Skip to main content

Saving 💰 by Utilizing Free and Open Source World Maps

· 5 min read

At the end of September, the Helium Foundation changed our map tile server to Protomaps. As a globally distributed network of physical infrastructure, maps are a critical piece of the interpretation and visualization of the network. Helium runs many services leveraging maps, including Explorer, which serves hundreds of thousands of users monthly. Through this refactor, we are on track to save several thousands of dollars a month.

Given how important maps are to us and the community, we are thrilled to be able to save this much money and want to share some insights we learned while executing this migration. Hopefully, these insights can help other developers who are thinking of taking the leap. I'd recommend a developer use this as an addendum to the existing protomaps setup documentation.

What Is Protomaps?

Protomaps is an open-source self-hosted way to serve vector tiles. The tiles are built with using OpenStreetMaps and stored in the pmtile format. This is "a single-file archive format for pyramids of tiled data." PMTiles readers can then use HTTP range-requests to get the subset of data it needs.

All you need to do in order to use protomaps:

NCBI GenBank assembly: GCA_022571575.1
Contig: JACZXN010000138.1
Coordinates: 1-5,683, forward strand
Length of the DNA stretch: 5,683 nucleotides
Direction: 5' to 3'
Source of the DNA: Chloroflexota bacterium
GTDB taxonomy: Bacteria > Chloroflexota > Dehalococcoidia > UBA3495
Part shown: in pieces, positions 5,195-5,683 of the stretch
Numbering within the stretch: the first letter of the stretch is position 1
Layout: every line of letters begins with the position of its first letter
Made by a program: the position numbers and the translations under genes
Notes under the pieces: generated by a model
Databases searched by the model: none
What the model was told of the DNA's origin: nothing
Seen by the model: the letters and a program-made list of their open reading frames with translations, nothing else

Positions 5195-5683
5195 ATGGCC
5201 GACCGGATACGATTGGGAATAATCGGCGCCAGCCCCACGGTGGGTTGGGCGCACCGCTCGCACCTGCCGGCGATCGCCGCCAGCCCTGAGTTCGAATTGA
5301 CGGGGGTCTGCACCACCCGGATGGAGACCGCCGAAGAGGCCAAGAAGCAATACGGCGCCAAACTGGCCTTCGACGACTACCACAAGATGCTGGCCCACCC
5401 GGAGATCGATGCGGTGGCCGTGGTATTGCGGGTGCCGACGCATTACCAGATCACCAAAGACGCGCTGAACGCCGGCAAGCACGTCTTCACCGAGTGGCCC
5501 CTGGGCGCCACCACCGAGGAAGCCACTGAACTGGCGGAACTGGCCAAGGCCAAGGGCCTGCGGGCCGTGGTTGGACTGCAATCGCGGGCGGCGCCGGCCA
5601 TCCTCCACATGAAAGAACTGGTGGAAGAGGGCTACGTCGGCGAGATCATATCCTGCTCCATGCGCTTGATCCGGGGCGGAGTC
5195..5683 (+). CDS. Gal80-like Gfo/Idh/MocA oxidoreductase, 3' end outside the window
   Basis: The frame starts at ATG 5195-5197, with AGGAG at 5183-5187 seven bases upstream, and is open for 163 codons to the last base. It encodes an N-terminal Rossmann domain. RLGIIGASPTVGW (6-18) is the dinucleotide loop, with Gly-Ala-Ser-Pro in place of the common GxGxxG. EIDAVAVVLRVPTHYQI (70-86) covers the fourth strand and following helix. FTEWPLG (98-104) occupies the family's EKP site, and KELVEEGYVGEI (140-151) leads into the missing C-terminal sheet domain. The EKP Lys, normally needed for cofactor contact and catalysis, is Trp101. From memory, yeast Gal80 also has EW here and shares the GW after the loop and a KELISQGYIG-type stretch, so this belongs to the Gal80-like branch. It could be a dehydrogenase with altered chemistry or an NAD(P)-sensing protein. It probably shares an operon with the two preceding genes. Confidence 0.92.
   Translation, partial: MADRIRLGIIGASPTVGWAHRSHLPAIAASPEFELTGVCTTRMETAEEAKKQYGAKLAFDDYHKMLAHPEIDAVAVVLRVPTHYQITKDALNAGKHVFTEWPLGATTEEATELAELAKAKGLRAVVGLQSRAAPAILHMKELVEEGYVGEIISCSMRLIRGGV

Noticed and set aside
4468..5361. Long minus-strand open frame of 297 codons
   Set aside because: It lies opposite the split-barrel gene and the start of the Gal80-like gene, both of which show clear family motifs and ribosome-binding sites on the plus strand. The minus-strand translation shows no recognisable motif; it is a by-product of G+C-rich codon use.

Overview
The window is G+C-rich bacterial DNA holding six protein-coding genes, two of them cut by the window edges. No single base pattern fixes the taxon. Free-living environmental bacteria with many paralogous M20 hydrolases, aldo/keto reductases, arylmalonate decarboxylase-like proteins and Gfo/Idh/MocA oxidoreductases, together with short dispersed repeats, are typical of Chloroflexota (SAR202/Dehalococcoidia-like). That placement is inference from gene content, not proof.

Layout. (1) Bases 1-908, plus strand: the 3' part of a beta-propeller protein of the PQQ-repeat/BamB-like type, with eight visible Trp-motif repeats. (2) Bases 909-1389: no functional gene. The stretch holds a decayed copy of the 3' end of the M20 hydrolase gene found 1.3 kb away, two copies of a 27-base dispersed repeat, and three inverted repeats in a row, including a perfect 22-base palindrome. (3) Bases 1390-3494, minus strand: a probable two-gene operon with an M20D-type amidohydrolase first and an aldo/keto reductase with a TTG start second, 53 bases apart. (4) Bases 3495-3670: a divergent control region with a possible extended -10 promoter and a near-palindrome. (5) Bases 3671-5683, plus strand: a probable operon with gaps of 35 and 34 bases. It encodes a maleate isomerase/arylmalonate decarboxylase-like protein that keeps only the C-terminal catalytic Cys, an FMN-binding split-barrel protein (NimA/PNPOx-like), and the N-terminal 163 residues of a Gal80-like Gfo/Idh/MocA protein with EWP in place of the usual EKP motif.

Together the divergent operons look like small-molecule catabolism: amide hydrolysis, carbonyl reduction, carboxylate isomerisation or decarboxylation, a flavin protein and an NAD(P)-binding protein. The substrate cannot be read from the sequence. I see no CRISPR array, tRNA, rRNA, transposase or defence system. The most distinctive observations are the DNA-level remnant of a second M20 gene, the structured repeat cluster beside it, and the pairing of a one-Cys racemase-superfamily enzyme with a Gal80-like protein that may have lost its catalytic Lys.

• Upload a single planet-scale (or regional) map to your CDN.
  • Use one of the multiple open-source front-end libraries to render the map itself.

Uploading Tips

You can upload your PMTiles to any S3-compatible cloud-storage platform that supports HTTP range-requests. You can find a long list of possible cloud platforms from protomaps. While those are all possible options, Cloudflare is the recommended storage platform since it has no bandwidth fees. Ultimately, that is what we did.

While Protomaps strongly recommends Cloudflare as a storage platform, it is much looser in its recommendations on how to upload the map file. It lists out the web interface (for small files), the pmtiles CLI, rclone and finally the AWS CLI. I'd recommend skipping straight to the AWS CLI. While the PMTiles CLI and rclone work great for small files, it seems that multi-part uploads currently do not work. Despite trying multiple different upload configurations (e.g. chunk size, maximum concurrency) these uploads would invariably fail with a SignatureDoesNotMatch error. Ultimately, for large files (the planet-size file is 110GB), the AWS CLI is the only option that works.

To make the AWS CLI work all you need to do is:

  1. Configure an AWS profile with the Access Key ID and Secret Key that the Cloudflare R2 API provides you.
  2. Upload your desired file to your R2 bucket
    aws s3 cp FILE.pmtiles s3://R2_BUCKET_NAME/ --endpoint-url https://CLOUDFLARE_ACCOUNT_ID.r2.cloudflarestorage.com --profile cloudflare

R2 Worker And CORS Setup

After uploading your pmtiles files to Cloudflare R2, you'll need to create a Worker to expose said file to the public. Protomaps provides instructions on how to do this with both the web console and through Wrangler. At the time of writing this, the instructions for the web console no longer match the UI on Cloudflare. For this reason, and for further CORS setup, I'd recommend setting up your Worker with Wrangler, per the instructions.